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Articles 1 - 4 of 4

Full-Text Articles in Law

'Appropriate' Means-Ends Constraints On Section 5 Powers, Evan H. Caminker Jan 2001

'Appropriate' Means-Ends Constraints On Section 5 Powers, Evan H. Caminker

Articles

With the narrowing of Congress' Article I power to regulate interstate commerce and to authorize private suits against states, Section Five of the Fourteenth Amendment provides Congress with an increasingly important alternative source of power to regulate and police state conduct. However, in City of Boerne v. Flores and subsequent cases, the Supreme Court has tightened the doctrinal test for prophylactic legislation based on Section Five. The Court has clarified Section Five's legitimate ends by holding that Congress may enforce Fourteenth Amendment rights only as they are defined by the federal judiciary, and the Court has constrained Section Five ...


Federal Common Law, Cooperative Federalism, And The Enforcement Of The Telecom Act, Philip J. Weiser Jan 2001

Federal Common Law, Cooperative Federalism, And The Enforcement Of The Telecom Act, Philip J. Weiser

Articles

Congress increasingly has enacted cooperative federalism programs to achieve complex regulatory policy objectives. Such programs combine the authority of federal regulators, state regulators, and federal courts in creative and often pathmarking ways, but the failure of these actors to appreciate fully their respective roles threatens to undermine cooperative federalism's effectiveness. In this Article, Professor Philip Weiser develops a coherent vision of how federal courts should enforce cooperative federalism regulatory programs. In particular, he relates the rise and purpose of cooperative federalism to the federal courts' increased reluctance to make federal common law under the Erie doctrine and their greater ...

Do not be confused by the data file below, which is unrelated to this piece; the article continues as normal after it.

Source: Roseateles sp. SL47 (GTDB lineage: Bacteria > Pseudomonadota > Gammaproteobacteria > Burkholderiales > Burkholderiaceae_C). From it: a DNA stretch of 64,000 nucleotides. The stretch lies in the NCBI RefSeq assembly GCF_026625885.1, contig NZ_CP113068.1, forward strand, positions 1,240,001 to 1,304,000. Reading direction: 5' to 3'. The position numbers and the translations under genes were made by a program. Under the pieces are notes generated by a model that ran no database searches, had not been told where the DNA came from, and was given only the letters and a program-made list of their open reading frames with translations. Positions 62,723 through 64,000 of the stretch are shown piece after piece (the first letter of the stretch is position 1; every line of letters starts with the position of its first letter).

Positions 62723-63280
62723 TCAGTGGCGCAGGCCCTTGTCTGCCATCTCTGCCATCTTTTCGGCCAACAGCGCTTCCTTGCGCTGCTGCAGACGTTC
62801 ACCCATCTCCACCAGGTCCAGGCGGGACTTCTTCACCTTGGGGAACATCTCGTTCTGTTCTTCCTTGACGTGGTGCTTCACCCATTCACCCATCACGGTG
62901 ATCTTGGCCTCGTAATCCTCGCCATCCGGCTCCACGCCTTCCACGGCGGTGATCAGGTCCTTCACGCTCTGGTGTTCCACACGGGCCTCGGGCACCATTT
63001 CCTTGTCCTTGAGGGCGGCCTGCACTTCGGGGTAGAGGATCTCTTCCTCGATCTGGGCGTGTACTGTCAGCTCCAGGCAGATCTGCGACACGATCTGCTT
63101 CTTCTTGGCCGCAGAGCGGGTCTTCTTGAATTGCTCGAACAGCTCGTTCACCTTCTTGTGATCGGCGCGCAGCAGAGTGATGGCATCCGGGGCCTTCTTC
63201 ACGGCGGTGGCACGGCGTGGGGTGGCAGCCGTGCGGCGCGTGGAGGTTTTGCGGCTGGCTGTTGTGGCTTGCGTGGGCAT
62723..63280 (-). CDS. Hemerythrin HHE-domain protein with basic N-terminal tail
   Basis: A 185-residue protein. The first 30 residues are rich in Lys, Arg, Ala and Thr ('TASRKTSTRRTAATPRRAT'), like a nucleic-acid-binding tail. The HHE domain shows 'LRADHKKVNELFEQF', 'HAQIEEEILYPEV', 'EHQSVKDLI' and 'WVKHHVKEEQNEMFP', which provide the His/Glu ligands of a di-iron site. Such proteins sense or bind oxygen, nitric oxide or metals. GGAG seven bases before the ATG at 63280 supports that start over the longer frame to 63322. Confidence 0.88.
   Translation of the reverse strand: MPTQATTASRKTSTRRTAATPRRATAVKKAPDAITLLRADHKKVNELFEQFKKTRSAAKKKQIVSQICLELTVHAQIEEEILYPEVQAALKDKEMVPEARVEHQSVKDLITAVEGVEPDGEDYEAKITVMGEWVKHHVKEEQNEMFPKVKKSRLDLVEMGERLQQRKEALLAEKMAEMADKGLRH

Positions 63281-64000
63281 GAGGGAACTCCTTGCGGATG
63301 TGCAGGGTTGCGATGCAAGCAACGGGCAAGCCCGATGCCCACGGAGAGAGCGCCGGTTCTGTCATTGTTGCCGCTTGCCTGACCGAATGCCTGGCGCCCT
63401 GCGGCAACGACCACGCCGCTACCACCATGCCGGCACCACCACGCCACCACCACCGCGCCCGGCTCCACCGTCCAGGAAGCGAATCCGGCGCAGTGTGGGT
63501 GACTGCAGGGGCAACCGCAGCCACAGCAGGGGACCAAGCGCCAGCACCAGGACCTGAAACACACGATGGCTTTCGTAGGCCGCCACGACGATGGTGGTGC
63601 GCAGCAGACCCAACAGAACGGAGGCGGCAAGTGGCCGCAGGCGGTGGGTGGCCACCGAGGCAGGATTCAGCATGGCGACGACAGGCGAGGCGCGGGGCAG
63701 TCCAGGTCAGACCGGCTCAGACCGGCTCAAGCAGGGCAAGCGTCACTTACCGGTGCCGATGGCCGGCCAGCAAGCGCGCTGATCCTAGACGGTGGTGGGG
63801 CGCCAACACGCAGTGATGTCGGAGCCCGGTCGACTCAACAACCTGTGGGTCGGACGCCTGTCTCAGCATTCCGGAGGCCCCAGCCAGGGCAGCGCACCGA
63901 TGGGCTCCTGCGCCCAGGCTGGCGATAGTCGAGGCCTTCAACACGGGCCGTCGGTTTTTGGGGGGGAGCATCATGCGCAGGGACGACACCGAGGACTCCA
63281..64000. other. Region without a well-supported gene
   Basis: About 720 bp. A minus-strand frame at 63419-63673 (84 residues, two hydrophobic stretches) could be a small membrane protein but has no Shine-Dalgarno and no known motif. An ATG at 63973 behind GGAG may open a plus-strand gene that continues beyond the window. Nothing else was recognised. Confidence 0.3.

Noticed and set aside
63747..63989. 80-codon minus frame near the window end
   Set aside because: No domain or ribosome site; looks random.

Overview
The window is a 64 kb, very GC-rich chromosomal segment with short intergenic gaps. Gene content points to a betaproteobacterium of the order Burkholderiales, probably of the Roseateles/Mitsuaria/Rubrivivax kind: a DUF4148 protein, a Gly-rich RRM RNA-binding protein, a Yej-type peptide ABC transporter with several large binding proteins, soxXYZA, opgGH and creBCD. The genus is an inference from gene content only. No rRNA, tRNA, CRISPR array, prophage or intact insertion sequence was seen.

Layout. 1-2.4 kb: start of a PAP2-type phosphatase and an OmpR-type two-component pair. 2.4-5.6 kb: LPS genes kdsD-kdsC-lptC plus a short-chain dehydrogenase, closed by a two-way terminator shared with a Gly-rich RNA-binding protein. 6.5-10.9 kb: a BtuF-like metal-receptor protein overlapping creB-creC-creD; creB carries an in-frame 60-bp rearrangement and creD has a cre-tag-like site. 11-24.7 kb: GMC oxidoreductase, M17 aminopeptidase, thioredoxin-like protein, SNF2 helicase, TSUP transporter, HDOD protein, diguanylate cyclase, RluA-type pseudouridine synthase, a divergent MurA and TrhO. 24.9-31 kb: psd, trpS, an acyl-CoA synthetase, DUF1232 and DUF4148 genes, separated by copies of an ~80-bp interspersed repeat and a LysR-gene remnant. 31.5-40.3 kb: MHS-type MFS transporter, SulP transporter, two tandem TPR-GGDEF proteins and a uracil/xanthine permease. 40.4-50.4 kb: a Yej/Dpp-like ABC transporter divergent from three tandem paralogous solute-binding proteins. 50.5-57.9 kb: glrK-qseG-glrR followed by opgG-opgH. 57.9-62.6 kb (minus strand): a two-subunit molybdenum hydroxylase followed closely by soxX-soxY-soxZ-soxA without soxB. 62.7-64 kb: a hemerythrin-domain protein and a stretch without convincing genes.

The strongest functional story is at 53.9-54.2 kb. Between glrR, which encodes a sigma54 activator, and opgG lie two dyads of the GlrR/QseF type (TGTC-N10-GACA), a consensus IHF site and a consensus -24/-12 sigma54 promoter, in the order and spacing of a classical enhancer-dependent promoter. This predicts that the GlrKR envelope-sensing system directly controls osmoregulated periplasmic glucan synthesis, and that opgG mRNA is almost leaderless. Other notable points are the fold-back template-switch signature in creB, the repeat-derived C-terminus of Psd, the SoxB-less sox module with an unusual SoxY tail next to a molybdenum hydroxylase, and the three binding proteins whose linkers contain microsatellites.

Nationalized Political Discourse, Robert F. Nagel Jan 2001

Nationalized Political Discourse, Robert F. Nagel

Articles

No abstract provided.


Towards A Constitutional Architecture For Cooperative Federalism, Philip J. Weiser Jan 2001

Towards A Constitutional Architecture For Cooperative Federalism, Philip J. Weiser

Articles

In this Article, Professor Weiser calls for a new conception of federal-state relations to justify existing political practice under cooperative federalism regulatory programs. In particular, Professor Weiser highlights how Congress favors cooperative federalism programs--that combine federal and state authority in creative ways--and has rejected the dual federalism model of regulation--with separate spheres of state and federal authority that current judicial rhetoric often celebrates. Given the increasing dissonance between prevailing political practice and judicial rhetoric, courts will ultimately have to confront three fault lines for current cooperative federalism programs: the legal source of authority for state agencies to implement federal law ...